Viral chicken sandwiches aren’t enough for Wall Street: Morning Brief

Tuesday, February 11, 2020

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The general public isn’t the investing public

Make no mistake: Popeyes chicken sandwich is a runaway hit.

In the fourth quarter, same-store sales at Popeyes rose 34.4% and system-wide sales at Popeyes stores grew 42.3%.

As Jose Cil, CEO of Restaurant Brands (QSR) — Popeyes parent company — said on Monday, Popeyes chicken sandwich “has proven to be a game changer for the brand in every way.”

In a note to clients last week, analysts at Bank of America Global Research explored the 2019 phenomenon that became known as the chicken sandwich wars. Looking at trends on social media, BofA found that, “brand penetrations of ‘chicken sandwich’ Instagram posts and Tweets show that Popeyes has been able to take a meaningful share of conversations.”

This work led to BofA suggesting that fourth quarter comp sales growth at Popeyes would likely come in around 20%. Actual results, of course, were more than 50% better than this estimate.

Popeyes viral chicken sandwich is a marketing dream. And the results have backed up the hype.

But one viral sandwich still hasn’t been enough to get investors excited about the stock. And this episode serves as a great illustration of how the general public and the investing public look differently at brands, sales, and what makes a good investment.

The sustained buzz and hype surrounding the Popeyes chicken sandwich has very obviously led to strong sales. Following a Peter Lynch-style “invest in what you know” maxim might lead to you taking a position in the stock.

But during the fourth quarter, shares of Restaurant Brands fell over 9% during a quarter when the S&P 500 rose some 12%. For the full-year 2019, shares of Restaurant Brands rose about 19% against a gain of nearly 30% for the S&P 500.

And the story for Restaurant Brands is fairly simple: the success at Popeyes isn’t enough to paper over the struggles at its Tim Hortons brand.

Same-store sales at Tim Hortons fell 4.3% during the fourth quarter.

This Aug. 21, 2019, photo, shows Popeye’s new chicken sandwich, the spicy version, in New Rochelle, N.Y. (AP Photo/Julia Rubin)

As Cil said: “At Tim Hortons, our performance did not reflect the incredible power of our brand and it is clear that we have a large opportunity to refocus on our founding values and what has made us famous with our guests over the years, which will be the basis for our plan in 2020.”

In the fourth quarter of 2018, system-wide sales at Tim Hortons totaled $1.73 billion against Popeyes sales of $934 million. In the fourth quarter of 2019, Tim Hortons sales fell to $1.68 billion with Popeyes totaling $1.33 billion during the same quarter. And so just a year after Tim Hortons had nearly double the quarterly sales of Popeyes, the brand saw quarterly revenues top those at its smaller family brand by just 30%.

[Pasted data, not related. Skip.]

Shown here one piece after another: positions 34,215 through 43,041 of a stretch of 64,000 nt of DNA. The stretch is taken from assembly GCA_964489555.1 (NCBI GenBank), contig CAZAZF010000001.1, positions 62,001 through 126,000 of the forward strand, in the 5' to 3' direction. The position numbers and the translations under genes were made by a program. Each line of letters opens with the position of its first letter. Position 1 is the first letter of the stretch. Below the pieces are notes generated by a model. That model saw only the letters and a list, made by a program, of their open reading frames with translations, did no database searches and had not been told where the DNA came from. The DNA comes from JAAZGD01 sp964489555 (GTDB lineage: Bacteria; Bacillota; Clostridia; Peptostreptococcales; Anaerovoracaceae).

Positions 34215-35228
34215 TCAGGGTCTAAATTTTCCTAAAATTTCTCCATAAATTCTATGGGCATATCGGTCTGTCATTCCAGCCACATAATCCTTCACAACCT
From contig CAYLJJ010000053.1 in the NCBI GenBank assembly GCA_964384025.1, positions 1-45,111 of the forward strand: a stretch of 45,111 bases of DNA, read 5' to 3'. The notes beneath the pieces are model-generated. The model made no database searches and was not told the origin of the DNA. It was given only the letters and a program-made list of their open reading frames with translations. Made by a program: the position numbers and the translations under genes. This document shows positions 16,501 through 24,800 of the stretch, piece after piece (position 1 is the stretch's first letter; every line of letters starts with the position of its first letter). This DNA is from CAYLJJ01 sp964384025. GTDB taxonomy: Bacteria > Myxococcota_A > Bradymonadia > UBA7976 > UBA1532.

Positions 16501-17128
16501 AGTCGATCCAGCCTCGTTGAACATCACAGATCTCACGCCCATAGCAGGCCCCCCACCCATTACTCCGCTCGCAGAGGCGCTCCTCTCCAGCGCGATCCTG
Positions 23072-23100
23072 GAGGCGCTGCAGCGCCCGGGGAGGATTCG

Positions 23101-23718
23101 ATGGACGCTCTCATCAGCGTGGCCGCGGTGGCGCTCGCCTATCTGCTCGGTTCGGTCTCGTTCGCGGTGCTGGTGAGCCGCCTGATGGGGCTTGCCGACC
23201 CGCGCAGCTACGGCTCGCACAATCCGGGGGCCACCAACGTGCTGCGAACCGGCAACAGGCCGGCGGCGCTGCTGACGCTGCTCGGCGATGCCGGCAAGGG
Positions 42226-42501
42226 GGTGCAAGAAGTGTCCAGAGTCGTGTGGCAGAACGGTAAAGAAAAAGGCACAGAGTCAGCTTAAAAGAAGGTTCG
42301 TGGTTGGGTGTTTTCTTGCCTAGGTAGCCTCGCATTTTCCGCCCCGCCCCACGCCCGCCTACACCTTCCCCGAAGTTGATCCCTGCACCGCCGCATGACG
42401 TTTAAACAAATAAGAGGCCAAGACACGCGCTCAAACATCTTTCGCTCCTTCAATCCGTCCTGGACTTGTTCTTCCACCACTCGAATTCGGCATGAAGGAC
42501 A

These struggles are also more acute for the stock because Tim Hortons is a much larger part of the Restaurant Brands profit picture.

In the fourth quarter, adjusted EBITDA at Tim Hortons totaled $297 million, accounting for just under 48% of the company’s quarterly adjusted EBITDA. The fourth quarter of 2018, Tim Hortons recorded adjusted EBITDA of $297 million with that income accounting for more than half of the entire company’s quarterly adjusted profit.

Popeyes, in contrast, saw adjusted EBITDA rise more than 50% from the prior year, but still accounts for less than 10% of the company’s quarterly total.

Chicken sandwich virality hasn’t fundamentally changed the profit outlook for Restaurant Brands. At least not quite yet.

And while some readers might roll their eyes at being alerted to the fact that profits matter to investors, sentiment around the stock of Popeyes parent company seems divorced from consumer enthusiasm for their chicken sandwich.

To the general public, the Popeyes chicken sandwich is one of the most interesting business stories of the year. To the investing public, the chicken sandwich is just part of a profit picture that is under pressure.

By Myles Udland, reporter and co-anchor of The Final Round. Follow him at @MylesUdland

What to watch today

Economy

  • 6 a.m. ET: NFIB Small Business Optimism, January (103.5 expected, 102.7 in December)

  • 10 a.m. ET: JOLTS Job Openings, December (7000 expected, 6800 in November)

Earnings

Pre-market

  • 6:30 a.m. ET: Hasbro (HAS) is expected to report adjusted earnings of 88 cents per share on $1.44 billion in revenue

  • 6:55 a.m. ET: Under Armour (UAA) is expected to report adjusted earnings of 10 cents per share on $1.47 billion in revenue

Post-market

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Top News

FILE – In this April 27, 2010 file photo, a woman using a cell phone walks past T-Mobile and Sprint stores in New York. Sprint and T-Mobile called off a potential merger, saying the companies couldn’t come to an agreement that would benefit customers and shareholders. The two companies have been dancing around a possible merger for years, and were again in the news in recent weeks with talks of the two companies coming together after all. But in a joint statement Saturday, Nov. 4, 2017, Sprint and T-Mobile said they are calling off merger negotiations for the foreseeable future. (AP Photo/Mark Lennihan, File)

US district judge expected to rule in favor of Sprint-T-Mobile merger [Reuters]

UK economy flatlined ahead of the election [Yahoo Finance UK]

FAA says approaching 737 MAX test flight, awaits Boeing proposals [Reuters]

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